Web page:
Anna Cinkajzlová, Miloš Mráz, and Martin Haluzík
Immune cells are an inseparable component of adipose tissue intimately involved in most of its functions. Physiologically, they regulate adipose tissue homeostasis, while in case of adipose tissue stress, immune cells are able to change their phenotype, enhance their count and subsequently contribute to the development and maintenance of local adipose tissue inflammation. Immune cells are an important source of inflammatory cytokines and other pro-inflammatory products that further influence not only surrounding tissues but via systemic circulation also the whole organism being thus one of the main factors responsible for the transition from simple obesity to associated metabolic and cardiovascular complications. The purpose of this review is to summarize current knowledge on different adipose tissue immune cell subsets and their role in the development of obesity, type 2 diabetes mellitus and cardiovascular diseases.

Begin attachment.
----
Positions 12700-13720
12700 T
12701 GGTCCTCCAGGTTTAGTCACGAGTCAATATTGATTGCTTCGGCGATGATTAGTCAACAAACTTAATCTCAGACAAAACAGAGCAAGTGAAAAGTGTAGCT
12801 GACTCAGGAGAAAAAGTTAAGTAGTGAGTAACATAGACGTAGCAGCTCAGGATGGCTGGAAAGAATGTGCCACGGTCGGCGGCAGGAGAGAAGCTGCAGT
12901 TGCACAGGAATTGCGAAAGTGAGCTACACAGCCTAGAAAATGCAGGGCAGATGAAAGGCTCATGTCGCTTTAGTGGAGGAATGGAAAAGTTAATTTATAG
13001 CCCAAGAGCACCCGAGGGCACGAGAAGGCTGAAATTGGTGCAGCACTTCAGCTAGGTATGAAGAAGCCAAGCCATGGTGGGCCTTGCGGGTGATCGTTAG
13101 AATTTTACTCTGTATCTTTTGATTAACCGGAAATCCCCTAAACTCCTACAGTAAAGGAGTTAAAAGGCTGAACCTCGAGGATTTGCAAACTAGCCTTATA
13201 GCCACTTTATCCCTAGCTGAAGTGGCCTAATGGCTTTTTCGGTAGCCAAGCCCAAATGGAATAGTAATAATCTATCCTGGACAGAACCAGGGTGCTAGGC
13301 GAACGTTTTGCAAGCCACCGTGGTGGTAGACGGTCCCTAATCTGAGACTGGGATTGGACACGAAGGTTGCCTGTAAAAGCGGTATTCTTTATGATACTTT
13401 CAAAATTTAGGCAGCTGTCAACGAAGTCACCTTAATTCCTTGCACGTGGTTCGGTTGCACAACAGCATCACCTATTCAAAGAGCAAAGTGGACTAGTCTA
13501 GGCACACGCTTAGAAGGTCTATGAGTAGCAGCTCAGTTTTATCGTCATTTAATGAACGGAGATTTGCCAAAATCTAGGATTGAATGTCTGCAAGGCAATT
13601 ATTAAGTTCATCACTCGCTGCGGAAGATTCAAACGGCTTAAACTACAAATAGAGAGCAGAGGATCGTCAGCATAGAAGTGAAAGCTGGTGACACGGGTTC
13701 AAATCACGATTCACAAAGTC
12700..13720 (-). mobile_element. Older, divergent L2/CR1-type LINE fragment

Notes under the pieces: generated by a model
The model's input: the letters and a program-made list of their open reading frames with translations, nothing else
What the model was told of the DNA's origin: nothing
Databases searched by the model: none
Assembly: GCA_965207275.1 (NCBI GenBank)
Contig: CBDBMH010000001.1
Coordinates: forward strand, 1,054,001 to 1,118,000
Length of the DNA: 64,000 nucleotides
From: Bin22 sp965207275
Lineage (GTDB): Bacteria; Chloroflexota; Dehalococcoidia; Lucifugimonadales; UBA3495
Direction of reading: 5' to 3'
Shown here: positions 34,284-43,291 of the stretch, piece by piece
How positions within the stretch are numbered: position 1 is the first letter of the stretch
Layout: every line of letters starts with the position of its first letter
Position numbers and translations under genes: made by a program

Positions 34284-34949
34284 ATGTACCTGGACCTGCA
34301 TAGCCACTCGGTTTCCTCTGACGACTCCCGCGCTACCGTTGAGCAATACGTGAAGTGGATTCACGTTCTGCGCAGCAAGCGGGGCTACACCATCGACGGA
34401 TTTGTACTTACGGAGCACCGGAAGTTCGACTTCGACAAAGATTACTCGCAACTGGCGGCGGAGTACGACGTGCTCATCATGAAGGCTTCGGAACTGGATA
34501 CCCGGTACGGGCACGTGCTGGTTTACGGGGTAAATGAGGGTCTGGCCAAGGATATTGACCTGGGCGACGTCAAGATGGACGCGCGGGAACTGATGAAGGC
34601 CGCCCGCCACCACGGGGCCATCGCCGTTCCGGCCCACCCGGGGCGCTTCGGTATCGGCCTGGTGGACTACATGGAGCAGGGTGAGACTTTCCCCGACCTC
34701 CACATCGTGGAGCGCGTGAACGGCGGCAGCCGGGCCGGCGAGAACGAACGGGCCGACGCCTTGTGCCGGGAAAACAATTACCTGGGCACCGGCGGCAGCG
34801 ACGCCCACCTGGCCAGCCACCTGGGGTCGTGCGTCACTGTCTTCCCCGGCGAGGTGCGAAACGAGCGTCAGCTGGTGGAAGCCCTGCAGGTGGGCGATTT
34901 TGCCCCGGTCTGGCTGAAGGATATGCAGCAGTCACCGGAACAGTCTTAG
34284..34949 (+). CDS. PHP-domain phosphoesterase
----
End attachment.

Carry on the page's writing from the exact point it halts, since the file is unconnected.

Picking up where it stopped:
Paul R Shorten, Erin L Legacki, Pascale Chavatte-Palmer, and Alan J Conley